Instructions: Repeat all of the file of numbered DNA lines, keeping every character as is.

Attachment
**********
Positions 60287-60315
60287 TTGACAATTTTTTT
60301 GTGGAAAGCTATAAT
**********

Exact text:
Positions 60287-60315
60287 TTGACAATTTTTTT
60301 GTGGAAAGCTATAAT